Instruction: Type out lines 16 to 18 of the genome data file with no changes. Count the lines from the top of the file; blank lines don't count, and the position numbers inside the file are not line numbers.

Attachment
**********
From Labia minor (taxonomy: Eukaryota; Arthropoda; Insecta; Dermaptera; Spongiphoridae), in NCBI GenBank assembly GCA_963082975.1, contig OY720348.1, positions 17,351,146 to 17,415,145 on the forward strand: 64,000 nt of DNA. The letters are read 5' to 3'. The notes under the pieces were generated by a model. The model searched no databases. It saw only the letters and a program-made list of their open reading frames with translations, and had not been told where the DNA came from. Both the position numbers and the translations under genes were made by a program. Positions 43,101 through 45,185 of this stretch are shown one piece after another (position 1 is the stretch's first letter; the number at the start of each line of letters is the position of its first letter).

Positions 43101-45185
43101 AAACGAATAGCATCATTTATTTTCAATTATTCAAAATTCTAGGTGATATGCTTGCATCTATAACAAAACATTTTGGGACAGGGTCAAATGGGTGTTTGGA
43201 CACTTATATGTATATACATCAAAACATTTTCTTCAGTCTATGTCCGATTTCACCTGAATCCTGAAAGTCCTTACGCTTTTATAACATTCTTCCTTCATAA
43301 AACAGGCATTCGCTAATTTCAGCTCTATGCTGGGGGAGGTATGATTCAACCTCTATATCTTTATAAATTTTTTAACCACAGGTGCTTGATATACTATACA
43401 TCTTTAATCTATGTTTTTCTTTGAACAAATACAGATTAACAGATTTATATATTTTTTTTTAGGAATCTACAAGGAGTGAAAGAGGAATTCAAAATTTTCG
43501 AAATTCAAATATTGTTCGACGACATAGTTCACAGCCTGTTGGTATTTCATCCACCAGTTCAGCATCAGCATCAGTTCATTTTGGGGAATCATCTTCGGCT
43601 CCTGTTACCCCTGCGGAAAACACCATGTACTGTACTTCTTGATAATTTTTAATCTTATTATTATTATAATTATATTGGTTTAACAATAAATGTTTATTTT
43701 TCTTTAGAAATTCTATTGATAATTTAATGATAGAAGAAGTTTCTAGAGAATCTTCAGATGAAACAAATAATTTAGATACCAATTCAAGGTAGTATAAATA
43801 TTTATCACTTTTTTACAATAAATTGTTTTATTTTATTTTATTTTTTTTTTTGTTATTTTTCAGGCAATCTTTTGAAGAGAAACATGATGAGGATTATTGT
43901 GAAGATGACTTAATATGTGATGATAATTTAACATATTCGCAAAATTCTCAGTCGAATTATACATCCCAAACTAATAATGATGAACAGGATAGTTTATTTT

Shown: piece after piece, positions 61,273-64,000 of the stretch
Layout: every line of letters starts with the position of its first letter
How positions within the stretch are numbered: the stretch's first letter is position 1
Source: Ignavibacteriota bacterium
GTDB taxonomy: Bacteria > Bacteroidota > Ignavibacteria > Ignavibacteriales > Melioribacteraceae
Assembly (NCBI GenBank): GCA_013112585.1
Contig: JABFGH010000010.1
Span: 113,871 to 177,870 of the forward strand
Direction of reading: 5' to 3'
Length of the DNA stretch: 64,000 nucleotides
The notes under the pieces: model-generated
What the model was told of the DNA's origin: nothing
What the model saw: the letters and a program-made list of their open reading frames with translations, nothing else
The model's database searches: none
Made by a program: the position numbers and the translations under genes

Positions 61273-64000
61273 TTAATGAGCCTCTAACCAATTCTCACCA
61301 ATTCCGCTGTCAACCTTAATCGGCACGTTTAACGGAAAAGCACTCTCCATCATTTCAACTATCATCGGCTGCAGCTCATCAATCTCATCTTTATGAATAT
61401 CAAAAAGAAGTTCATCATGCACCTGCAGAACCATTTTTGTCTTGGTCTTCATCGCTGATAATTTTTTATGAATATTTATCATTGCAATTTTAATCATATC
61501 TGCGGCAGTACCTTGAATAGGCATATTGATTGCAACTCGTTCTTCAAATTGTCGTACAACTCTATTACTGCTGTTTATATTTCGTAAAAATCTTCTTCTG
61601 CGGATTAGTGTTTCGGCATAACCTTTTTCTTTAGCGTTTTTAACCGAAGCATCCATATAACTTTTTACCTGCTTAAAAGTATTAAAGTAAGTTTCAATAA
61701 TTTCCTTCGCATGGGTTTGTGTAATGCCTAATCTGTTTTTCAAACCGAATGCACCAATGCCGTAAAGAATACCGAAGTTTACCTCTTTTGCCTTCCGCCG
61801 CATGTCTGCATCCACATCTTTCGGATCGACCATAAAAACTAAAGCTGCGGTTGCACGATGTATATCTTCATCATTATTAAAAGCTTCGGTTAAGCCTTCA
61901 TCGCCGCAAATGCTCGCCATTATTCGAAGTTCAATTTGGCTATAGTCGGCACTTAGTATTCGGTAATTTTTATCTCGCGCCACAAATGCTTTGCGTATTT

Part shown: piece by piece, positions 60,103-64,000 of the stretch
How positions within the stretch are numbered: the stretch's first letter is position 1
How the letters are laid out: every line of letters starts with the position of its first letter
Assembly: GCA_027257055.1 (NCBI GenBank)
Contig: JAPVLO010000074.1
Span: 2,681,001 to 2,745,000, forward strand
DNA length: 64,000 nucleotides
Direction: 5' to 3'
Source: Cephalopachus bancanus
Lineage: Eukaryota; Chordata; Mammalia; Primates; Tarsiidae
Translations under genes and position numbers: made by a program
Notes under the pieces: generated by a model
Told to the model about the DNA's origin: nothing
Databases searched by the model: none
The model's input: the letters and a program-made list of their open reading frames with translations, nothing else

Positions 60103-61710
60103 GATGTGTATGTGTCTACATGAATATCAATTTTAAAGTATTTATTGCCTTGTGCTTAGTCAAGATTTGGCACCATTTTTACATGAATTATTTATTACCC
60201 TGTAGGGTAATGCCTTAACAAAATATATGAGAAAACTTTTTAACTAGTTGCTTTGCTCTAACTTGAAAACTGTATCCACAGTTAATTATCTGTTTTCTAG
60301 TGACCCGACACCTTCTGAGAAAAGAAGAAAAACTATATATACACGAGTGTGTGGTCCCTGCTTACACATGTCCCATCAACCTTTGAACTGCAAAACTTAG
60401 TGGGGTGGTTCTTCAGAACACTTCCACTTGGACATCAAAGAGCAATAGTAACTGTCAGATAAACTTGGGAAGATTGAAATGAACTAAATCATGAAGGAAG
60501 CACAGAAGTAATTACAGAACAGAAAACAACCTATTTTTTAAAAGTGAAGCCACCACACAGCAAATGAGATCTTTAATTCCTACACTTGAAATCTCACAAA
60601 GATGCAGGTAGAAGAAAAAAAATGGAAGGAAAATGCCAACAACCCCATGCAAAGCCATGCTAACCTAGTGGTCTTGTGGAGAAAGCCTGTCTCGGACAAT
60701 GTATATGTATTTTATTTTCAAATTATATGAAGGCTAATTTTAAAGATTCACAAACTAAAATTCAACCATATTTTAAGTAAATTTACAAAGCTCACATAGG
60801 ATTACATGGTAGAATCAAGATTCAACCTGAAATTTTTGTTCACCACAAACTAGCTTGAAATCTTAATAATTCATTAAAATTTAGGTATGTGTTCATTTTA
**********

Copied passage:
GTDB taxonomy: Bacteria > Bacteroidota > Ignavibacteria > Ignavibacteriales > Melioribacteraceae
Assembly (NCBI GenBank): GCA_013112585.1
Contig: JABFGH010000010.1